Voices in the Coalshed: Who is a Winding Engine Man?
Who is a Winding Engine Man?
As a young child, for me the answer was simple. It was my grandfather.
His job was inside the winding engine shed. I remember one hot afternoon going with him in his little green van to the colliery where he worked so that he could collect his pay packet.
Afterwards we went to pick blackberries next to another large building on the site. This building had two large wheels above it in a tower which he told me was called a headstock. Inside the building was a brown metal chair on a raised dais with various levers and dials at each side. Ahead of the chair were enormous drums with metal ropes around them which went up to the wheels. He explained that his job was to use the levers and dials to work the drums which moved the ropes and wound the cage up and down the shaft.
I remember asking him how he knew when to wind the cage up or down and he explained the system of bell signals. One ring to descend and a different ring to come up. As a job, the role of the winding engine man, seen through the eyes of a child seemed like child’s play. Years later the importance of the job and the great responsibility my grandfather carried every day of his working life became apparent and is something of which I am extremely proud.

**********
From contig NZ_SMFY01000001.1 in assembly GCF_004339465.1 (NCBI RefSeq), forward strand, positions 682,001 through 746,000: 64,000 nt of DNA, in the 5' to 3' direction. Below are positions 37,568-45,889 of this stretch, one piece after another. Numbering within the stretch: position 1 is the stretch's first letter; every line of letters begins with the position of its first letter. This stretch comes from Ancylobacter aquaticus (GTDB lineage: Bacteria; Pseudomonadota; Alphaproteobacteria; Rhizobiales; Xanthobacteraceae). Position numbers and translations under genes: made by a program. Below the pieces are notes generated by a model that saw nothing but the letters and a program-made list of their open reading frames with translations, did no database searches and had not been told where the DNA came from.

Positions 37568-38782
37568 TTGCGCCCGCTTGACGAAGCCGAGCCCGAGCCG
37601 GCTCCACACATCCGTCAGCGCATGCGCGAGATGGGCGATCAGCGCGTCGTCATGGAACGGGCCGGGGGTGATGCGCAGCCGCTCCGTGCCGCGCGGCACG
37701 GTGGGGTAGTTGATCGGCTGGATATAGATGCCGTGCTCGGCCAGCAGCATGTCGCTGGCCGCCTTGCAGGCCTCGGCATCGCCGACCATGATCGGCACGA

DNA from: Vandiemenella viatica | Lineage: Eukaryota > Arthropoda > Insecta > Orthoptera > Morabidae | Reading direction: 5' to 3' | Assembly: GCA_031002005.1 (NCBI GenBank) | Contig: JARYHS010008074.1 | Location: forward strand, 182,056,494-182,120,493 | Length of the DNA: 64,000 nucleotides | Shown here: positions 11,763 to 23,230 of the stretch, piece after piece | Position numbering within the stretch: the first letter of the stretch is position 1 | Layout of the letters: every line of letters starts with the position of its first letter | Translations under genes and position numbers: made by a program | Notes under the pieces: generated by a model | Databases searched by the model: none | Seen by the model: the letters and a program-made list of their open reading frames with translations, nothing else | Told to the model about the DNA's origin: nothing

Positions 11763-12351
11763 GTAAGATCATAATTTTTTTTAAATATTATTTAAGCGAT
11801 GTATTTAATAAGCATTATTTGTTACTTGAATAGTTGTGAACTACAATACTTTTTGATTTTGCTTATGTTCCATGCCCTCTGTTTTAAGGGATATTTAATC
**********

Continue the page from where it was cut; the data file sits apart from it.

Did any of your family hold this or other responsible colliery jobs?
Look out for our volunteer pop-up activity ‘Pit People’ and find out more about the role of the winding engine man on your next visit to the Museum.
Voices in the Coalshed is a volunteer-led project that explores the language and literature inspired by coal mining. Discover more here!